When we raised the issue with the Celebration staff, they simply shrugged and said Sorry, that’s policy. Over time, however, the staff came to know us and understand our situation. They would then quietly usher us inside to the back of the assembly. Not the greatest of seats, but we took them. Fortunately, we never missed a panel we wanted to see.
While waiting, I could not help but consider the differences of Duchenne since our last Celebration in 2012. The changes were significant. As a then 13-year old with Duchenne, Alex traveled in our minivan’s front seat, head high and proud. His wheelchair waited in the back, secured and empty until needed whenever we stopped for food, hotels, or simply to stretch. He flipped through Star Wars magazines and his character encyclopedia while I drove. I handed him a snack or drink whenever he wanted as we drove on down the highway listening to his teenage tunes. In hotels, I piggybacked him onto the bed, couch, and toilet. Alex could sit up to get dressed. At restaurants, he could hold a drink and feed himself.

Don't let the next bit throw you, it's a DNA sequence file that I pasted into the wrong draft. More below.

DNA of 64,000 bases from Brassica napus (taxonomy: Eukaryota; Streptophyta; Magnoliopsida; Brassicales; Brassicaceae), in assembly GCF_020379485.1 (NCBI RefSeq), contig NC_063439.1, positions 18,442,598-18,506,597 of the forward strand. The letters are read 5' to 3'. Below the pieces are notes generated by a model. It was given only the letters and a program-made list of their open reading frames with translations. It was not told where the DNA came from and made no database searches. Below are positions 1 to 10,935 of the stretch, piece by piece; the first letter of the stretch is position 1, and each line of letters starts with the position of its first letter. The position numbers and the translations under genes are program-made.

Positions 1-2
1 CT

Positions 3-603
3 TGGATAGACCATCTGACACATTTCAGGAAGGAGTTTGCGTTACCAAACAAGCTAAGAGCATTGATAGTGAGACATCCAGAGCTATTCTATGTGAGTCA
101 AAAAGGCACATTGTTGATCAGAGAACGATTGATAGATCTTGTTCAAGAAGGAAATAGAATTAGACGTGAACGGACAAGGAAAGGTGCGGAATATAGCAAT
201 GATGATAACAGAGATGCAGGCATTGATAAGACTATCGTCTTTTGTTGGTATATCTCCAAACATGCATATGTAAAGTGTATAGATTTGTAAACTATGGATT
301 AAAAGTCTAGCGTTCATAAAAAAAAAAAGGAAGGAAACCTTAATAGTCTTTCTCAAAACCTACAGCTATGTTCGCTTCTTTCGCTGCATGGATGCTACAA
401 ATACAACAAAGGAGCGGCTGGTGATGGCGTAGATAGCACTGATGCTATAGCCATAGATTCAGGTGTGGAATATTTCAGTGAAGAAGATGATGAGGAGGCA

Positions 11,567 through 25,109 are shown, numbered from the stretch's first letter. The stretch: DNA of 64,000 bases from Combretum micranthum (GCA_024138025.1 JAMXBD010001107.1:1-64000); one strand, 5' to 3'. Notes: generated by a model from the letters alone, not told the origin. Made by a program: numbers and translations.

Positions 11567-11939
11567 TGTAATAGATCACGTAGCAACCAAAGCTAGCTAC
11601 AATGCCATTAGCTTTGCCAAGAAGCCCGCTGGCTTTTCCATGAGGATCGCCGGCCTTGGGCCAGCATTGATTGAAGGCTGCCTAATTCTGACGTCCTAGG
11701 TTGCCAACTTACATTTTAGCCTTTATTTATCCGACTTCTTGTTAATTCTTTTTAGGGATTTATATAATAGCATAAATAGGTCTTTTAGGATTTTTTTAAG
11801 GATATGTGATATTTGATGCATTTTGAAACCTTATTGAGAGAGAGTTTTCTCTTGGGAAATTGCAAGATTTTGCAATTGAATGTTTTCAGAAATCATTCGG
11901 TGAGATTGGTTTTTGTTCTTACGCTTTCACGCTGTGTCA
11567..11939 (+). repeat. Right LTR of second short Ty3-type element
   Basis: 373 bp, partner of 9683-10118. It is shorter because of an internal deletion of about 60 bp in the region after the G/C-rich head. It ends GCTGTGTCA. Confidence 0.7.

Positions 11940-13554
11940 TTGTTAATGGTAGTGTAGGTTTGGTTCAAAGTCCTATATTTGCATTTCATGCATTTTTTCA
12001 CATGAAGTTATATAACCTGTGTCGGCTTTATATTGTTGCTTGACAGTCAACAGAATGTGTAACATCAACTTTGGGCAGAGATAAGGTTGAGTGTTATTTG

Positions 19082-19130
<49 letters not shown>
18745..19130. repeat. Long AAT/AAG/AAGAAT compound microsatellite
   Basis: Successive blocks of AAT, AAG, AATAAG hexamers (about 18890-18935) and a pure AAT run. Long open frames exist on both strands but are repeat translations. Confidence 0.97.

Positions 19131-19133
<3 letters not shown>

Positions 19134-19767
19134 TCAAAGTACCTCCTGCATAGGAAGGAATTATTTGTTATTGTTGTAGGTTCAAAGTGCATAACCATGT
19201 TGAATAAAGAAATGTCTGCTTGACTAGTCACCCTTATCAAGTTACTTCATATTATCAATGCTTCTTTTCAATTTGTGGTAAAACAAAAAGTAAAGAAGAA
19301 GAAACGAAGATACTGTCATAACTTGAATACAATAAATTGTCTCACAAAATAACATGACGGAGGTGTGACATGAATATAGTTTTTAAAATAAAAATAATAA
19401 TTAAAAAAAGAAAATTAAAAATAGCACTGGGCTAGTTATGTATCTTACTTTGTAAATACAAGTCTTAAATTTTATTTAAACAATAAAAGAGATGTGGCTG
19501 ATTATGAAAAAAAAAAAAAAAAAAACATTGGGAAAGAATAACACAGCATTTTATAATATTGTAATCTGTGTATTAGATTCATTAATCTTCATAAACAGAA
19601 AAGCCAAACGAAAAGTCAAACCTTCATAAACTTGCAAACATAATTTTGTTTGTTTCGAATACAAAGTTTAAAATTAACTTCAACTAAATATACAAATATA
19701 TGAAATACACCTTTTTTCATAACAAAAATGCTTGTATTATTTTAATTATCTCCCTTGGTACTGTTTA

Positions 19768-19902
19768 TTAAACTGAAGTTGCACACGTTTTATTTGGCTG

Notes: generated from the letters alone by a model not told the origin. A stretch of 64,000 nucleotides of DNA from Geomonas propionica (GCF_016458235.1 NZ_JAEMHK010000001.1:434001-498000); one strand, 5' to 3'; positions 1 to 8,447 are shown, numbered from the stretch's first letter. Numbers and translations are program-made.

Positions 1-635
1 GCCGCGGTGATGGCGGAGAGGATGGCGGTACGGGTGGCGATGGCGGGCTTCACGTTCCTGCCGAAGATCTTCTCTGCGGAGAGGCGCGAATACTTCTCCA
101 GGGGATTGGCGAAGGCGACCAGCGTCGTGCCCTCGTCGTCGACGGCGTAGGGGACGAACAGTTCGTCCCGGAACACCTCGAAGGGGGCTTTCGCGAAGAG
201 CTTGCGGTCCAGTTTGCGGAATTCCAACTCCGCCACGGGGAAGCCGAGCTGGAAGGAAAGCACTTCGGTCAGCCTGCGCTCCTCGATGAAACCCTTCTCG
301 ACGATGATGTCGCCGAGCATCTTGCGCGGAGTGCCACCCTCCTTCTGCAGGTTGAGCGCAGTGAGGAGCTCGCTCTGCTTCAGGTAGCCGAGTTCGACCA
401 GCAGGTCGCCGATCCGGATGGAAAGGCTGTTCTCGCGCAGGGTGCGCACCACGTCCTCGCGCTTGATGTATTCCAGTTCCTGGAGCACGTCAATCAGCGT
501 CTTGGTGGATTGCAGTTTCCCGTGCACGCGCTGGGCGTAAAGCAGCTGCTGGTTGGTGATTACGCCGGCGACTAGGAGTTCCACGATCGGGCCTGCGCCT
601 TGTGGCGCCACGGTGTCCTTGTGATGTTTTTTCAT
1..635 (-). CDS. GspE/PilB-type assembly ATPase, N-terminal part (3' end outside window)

Not so much anymore.
Today, as an 18-year old with Duchenne, Alex remained in his wheelchair throughout the entire 2,000-mile round trip, which his sore back just loved. He slumped frequently from the bounce of the road and we stopped often just to lift him back.
Because of Duchenne…
…He could not hold a book or read while riding in the minivan.
…He could not scratch his head or blow his nose (that darn cold), causing me to reach back while driving to help him perform these simple tasks.
…He could not hold a drink, causing me to reach back while driving to assist (with a straw).